Thu 25 Mar, 2010 11:18 am
Pinkie DNA points to hominid species that lived 40,000 years ago
Thursday, March 25, 2010
Thomas H. Maugh II, Los Angeles Times
LOS ANGELES " DNA from a 40,000-year-old pinkie finger, belonging to a child and found in a cave in Siberia, indicates that the bone is from a previously unknown family of human relatives that lived among Neanderthals and modern humans, German researchers said Wednesday.
The discovery, if confirmed by research already under way, would mark the first time that a previously unknown species of hominid has been identified solely on the basis of DNA sequencing, the team reported online in the journal Nature. It also suggests that other currently unknown species could be similarly identified.
With the recent discovery of the Hobbit-like species Homo floriensis, which survived in Indonesia until 13,000 years ago, the evidence now indicates that at least four species of human-like creatures walked the Earth at the same time.
The find suggests that "40,000 years ago, the planet was more crowded than we thought," evolutionary biologist Terence A. Brown of the University of Manchester wrote in an editorial accompanying the report.
The pinkie bone, from a child age 7 to 9 but of unknown gender, was found in the Denisova Cave in southern Siberia. The cave shows signs of being occupied by humans and their relatives periodically for at least 125,000 years.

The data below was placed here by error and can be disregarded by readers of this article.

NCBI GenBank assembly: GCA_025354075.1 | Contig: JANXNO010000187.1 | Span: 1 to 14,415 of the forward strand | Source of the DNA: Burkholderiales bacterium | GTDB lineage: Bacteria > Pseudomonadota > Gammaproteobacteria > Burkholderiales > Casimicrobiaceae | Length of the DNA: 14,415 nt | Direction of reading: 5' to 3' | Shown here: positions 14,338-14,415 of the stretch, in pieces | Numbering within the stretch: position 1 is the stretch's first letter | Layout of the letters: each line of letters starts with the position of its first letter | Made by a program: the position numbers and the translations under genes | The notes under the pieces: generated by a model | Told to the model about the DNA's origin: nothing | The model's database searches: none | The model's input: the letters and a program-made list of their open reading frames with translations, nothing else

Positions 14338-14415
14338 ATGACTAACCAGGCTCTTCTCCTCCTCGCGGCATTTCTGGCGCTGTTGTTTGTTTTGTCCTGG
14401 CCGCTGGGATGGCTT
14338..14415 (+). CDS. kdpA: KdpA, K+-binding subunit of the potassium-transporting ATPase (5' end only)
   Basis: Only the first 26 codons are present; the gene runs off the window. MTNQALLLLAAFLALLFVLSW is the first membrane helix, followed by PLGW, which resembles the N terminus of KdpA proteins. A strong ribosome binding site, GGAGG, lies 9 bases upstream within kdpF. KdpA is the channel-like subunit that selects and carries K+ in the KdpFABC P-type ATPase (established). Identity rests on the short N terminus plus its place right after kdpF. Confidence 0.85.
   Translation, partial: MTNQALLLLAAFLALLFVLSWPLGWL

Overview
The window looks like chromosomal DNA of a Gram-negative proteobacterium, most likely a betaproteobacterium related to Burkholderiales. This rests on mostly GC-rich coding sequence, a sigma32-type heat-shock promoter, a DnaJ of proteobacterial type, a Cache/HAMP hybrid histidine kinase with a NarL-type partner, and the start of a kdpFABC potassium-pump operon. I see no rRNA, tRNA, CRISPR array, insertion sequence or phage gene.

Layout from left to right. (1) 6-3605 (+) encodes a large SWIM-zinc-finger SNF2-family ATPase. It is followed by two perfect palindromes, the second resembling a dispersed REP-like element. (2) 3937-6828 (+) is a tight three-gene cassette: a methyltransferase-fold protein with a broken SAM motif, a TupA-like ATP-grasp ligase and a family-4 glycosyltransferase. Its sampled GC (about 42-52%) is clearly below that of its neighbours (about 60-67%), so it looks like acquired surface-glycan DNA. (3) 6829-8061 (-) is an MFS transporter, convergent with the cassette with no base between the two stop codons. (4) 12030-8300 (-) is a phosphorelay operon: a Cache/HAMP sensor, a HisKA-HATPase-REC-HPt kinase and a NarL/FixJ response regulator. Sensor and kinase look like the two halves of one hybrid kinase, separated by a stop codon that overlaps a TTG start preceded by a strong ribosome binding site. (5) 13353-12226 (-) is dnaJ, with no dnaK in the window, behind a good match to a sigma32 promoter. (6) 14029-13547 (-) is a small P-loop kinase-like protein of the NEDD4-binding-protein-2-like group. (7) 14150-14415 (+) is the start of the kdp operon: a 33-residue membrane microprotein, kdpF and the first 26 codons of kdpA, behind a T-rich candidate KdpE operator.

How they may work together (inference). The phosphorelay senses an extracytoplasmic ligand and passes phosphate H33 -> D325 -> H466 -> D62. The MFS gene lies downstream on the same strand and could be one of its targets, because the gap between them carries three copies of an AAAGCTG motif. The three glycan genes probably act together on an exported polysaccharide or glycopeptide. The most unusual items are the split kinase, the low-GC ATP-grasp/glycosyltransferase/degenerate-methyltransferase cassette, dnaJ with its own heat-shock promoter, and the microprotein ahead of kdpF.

The new species shared an ancestor with both modern humans and Neanderthals about 1 million years ago, based on the DNA sequences, according to the team led by anthropologists Johannes Krause and Svante Paabo of the Max Planck Institute for Evolutionary Anthropology in Leipzig, Germany.
The DNA sequences are from mitochondria, the tiny organelles within cells that provide power for all the activities of life. They provide a useful indicator of lineage but say little about the physical characteristics of the whole organism.
But Krause and his colleagues are working to sequence the more-difficult-to-analyze DNA in the nucleus of cells in the hopes that that information will provide a better picture of the form of life they appear to have discovered.
Until the team has a complete sequence of nuclear DNA, "we are not saying this is a new species," Paabo said at a news conference, but all the evidence so far suggests it is.
Wait until all the information is in before they get publishd ABOUT. Its interesting but it could be nothing moe than genetic diversity or hybridization and not any new species at all. Paabo has the unenvviable position of being one of the most quoted guys in genomics. Hes much more careful about what he says than to allow this kind of speculation come from him.